Moose (Alces alces)


Moose./D. Govatski

General: The moose is the largest member of the deer family in North America. Adults can weigh over 1,000 pounds. Moose inhabit densely wooded areas that have patches of young forest near water. They take shelter from inclement weather in areas of mature, closed-canopy woodlands, and they seek out younger forest for feeding. Moose eat the leaves and branch tips of a variety of shrubs and trees, including willows, balsam fir, aspens, birches, and maples. Moose also go into the water of lakes and ponds to eat aquatic plants and escape from biting insects. Research studies have shown that browsing opportunities are the most important habitat feature influencing moose movements. Ideal feeding habitat is dense young trees and shrubs growing beneath small gaps in the forest canopy or along forest edges – places where moose can find food without having to range too far from protective cover.

Status: In general, the moose population seems stable across most of the species' range. However, in some areas – including northern Minnesota and northern New England – populations have fallen in recent years. Limited young forest feeding habitat may be causing some of this decline; another factor seems to be an increase in the number and prevalence of winter ticks, thousands of which can parasitize a moose, causing significant blood loss and lowering energy levels, in some cases leading to the deaths of individual animals. As of 2015, these states classified moose as Species of Greatest Conservation Need: Massachusetts, Maine, New Hampshire, Vermont, New York, and Michigan.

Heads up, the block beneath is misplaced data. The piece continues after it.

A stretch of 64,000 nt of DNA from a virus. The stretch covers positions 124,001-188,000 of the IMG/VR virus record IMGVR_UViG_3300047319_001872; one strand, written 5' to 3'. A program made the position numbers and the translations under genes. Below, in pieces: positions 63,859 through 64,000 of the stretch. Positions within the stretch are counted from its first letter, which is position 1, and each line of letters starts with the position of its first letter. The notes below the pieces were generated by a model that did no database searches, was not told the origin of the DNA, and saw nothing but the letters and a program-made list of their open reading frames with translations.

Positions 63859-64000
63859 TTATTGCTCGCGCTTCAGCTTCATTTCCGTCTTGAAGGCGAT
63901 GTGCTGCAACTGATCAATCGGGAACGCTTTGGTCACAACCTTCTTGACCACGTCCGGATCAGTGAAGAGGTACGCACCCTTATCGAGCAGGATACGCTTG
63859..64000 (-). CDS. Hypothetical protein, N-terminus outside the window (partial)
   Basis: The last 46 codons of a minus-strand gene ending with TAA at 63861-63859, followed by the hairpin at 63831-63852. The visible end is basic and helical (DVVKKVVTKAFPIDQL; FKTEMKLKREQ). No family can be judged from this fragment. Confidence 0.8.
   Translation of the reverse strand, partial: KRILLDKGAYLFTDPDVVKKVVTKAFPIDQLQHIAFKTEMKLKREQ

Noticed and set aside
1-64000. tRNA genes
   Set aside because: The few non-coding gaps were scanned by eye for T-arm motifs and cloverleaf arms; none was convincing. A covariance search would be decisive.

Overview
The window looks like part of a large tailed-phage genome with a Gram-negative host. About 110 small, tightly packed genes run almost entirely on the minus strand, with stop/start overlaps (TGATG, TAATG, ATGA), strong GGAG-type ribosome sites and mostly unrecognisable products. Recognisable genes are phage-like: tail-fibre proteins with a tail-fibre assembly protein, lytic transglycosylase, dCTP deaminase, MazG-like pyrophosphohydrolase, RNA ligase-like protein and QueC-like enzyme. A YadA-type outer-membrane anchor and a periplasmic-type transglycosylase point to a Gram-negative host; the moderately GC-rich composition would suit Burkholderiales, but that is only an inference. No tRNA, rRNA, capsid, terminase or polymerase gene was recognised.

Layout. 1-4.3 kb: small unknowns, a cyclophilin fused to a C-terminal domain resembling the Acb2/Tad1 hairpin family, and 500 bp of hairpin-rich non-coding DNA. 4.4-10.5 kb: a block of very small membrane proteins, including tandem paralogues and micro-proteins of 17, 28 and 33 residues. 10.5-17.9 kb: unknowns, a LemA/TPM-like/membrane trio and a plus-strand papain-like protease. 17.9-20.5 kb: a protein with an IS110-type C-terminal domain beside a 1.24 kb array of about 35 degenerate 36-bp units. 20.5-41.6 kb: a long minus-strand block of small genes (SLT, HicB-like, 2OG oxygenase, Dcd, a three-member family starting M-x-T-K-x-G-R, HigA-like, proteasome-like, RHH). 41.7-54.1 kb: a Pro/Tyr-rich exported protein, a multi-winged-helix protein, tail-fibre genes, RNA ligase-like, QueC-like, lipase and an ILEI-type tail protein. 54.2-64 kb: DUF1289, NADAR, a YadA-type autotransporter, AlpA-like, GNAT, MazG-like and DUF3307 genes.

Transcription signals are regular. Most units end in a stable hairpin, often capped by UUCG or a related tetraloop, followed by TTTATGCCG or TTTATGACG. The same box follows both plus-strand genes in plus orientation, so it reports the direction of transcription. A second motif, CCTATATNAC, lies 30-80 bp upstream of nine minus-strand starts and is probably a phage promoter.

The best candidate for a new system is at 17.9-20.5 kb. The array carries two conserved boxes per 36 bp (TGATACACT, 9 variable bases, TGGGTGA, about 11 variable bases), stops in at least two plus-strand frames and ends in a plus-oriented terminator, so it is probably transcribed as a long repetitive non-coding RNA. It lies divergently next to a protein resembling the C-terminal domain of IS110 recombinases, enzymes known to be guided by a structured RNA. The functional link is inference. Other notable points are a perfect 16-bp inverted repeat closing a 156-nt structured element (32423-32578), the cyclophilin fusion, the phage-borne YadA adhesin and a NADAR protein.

How to Help Moose: Studies suggest that moose populations should increase following forest management practices such as group cuts and even-age timber harvests (also called clearcuts), which increase the amount of browse for moose to feed on.
Both public and private landowners can make young forest habitat. The Young Forest Guide explains how.

Click on the map at left to see a larger image.

Visit a habitat demonstration area within the range of moose to increase your chances of seeing these magnificent animals, as well as the many other kinds of wildlife that need young forest. Learn about moose and their vulnerability to winter ticks from an ongoing research project in New Hampshire.